Every day, people leave interviews thinking, “Wow, that could have gone way better.” This can be minimalized! You can never be too prepared for an interview. Below are a few examples of people who were ill-prepared when going into their interview, along with a few tips on how to personally avoid similar situations.
Whatever you put on your resume is fair game to talk about during an interview. Therefore, don’t put anything on your resume that isn’t true or that you aren’t comfortable talking about. To emphasize this point, here’s a story about someone who may have exaggerated a small aspect of their resume.
“I went on a job interview for a Director’s Assistant, and was told it was someone who worked in film. I found out upon arriving that I was actually meeting a very prominent movie Director. He saw on my resume that I spoke “some French” which led him to conduct my entire interview in French. I speak SOME, but I hear little to almost none when they get going. Needless to say, the interview was a bust, and he laughed me right out of his office. I was totally embarrassed and amended my resume immediately.”
Contrary to popular belief, humor is not a bad thing to use during an interview. One of the reasons it’s not bad, more so beneficial, is that it demonstrates your social skills. It shows that you have a personality and are someone coworkers would get along with. It also helps you get to know each other better; after all, an interview is just a conversation. However, don't feel the need to turn your interview into a stand-up routine; keep it appropriate, rather than focusing on entertaining. Below is an example of how someone was able to get a job, maybe because of humor, even though they were very nervous.
“I went on a job interview a few years ago for a data entry position. Part of the interview was testing your typing speed. The interviewer stood next to me and told me to “right click to open this file” and I was so nervous that in the note pad window that was open, I actually wrote the word ‘click’. Both got a good laugh and I GOT THE JOB!”
Silence your cell phone prior to going into the interview! If you do forget and it does go off, silence it immediately and apologize to the interviewer. Below is what you don’t want to do if you forget to silence it.
“I was interviewing a candidate for a mortgage sales position. She was dressed very professionally and had about a year and a half of experience. The interview was going very well for about 20 minutes when her cellphone started ringing. Instead of shutting it off, she answered it and began to talk (to her boyfriend) for approximately one minute. I was astonished and told her that the interview was over. She didn't know why I canceled the interview. All the better!”
If you are asked a question relating to your current or former job, be honest, but do not talk bad about them. You never know if the person interviewing you knows your boss. And, you don’t want to ruin your new opportunity by talking negatively about them as seen in the story below.
“I asked a candidate why she was leaving her current job. She proceeded to rake her boss over the coals for the next 10 minutes. Then she told me his name! I have been playing golf with this guy at my golf course for the last 12 years. I only know him from golf, and he seems like a very nice guy who treats everyone with respect. When I told her that I knew him, the blood drained from her face. It is a very small world. I did not hire her.”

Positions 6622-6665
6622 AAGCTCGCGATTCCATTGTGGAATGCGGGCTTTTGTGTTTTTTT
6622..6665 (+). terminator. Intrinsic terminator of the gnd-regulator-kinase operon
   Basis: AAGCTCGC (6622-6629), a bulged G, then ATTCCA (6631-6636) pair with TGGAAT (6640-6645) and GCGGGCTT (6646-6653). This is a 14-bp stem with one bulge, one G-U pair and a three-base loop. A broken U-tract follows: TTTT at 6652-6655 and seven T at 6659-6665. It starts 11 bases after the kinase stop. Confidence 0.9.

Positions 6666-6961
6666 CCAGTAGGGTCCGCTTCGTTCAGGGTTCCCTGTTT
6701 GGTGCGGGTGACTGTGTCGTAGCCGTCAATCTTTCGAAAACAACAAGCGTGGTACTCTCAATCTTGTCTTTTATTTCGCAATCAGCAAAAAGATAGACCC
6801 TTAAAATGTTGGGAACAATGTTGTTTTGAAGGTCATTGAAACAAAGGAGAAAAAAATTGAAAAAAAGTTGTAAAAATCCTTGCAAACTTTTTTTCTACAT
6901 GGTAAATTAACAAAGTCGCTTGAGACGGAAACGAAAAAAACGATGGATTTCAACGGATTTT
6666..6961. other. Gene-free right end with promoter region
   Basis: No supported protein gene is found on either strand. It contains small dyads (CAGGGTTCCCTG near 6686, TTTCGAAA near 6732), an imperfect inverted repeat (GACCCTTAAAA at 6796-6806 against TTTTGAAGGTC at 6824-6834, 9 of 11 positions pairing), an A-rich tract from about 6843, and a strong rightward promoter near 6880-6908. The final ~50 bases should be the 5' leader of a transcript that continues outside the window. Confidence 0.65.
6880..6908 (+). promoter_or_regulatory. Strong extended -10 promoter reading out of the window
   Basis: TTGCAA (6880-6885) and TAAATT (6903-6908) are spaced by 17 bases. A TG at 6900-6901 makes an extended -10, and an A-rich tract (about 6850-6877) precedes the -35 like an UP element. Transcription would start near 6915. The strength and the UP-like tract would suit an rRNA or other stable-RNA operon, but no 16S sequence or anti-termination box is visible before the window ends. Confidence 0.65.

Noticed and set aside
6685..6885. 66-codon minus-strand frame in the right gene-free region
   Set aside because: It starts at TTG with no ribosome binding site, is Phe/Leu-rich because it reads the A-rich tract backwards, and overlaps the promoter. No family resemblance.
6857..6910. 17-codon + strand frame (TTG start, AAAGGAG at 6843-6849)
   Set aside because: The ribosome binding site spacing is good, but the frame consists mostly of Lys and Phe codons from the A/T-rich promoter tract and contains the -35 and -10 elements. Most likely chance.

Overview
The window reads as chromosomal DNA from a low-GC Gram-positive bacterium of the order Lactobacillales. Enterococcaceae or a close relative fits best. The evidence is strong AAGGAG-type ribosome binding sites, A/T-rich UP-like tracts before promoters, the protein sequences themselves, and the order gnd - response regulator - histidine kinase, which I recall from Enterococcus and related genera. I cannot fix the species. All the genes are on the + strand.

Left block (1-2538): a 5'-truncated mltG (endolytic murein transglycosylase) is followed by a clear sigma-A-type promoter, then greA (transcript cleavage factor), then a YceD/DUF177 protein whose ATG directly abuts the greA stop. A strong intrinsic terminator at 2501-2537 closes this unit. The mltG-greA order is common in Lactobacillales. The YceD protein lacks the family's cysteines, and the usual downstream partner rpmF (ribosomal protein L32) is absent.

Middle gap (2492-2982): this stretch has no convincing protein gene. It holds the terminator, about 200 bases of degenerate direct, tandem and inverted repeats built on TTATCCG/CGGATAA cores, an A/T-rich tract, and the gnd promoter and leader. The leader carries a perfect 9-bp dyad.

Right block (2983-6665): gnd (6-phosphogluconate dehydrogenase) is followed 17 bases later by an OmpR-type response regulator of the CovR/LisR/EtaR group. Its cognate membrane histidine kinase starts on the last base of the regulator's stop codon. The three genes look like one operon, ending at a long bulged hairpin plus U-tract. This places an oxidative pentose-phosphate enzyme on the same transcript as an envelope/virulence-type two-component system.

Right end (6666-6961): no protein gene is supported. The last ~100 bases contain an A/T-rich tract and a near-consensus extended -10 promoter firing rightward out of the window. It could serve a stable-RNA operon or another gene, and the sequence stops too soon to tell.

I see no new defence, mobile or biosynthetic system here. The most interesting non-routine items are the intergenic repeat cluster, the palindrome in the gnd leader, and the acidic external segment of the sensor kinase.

Spell check is a very handy tool, especially when it comes to professional emails. If you’re reaching out to someone for the first time, the email you send them will be their first impression of you. This is one reason why it is vital to double check everything before you send it. Auto-correct can also be your best friend; however, it can just as easily be your worst enemy as it is below.
“I had just finished interviewing with a company for a nonprofit job that I really wanted. I decided to be super-proactive and email the executive director a few hours after my interview. I was out and about, so I emailed her from my iPhone. While I thought I wrote “I can hardly contain my excitement about the possibility of working with your organization,” auto-correct changed “excitement” to “excrement.” It was far and away the worst auto-correct disaster I have ever had. I immediately called the executive director back to apologize profusely. She was laughing so hard on the other end that I knew my auto-correct nightmare wouldn’t hijack all of my chances for getting the job. While I didn’t end up getting the job there, I did remain connected with the executive director. She said she would ‘never forget me.’ There’s no way I’ll ever forget it either!”
Fidgeting and lots of hand gestures aren’t only distracting, they can also potentially lead to serious issues such as described below.
“Halfway through, I managed to get my thumb ring stuck in my necklace and had to sit through the rest of the interview with my hand stuck to my neck. It wasn’t too bad until one of the interviewers tried to shake my hand at the end.”
Don’t forget that the Academic and Career Development Center is putting on The Perfect Interview workshop which will take place from 2:30-3:30 pm on November 10th in the Milo Bail Student Center Council Room. Here you will learn how to prepare for an interview, the best ways to answer questions during an interview, and other tips and tricks to ensure that your next interview is a complete success!
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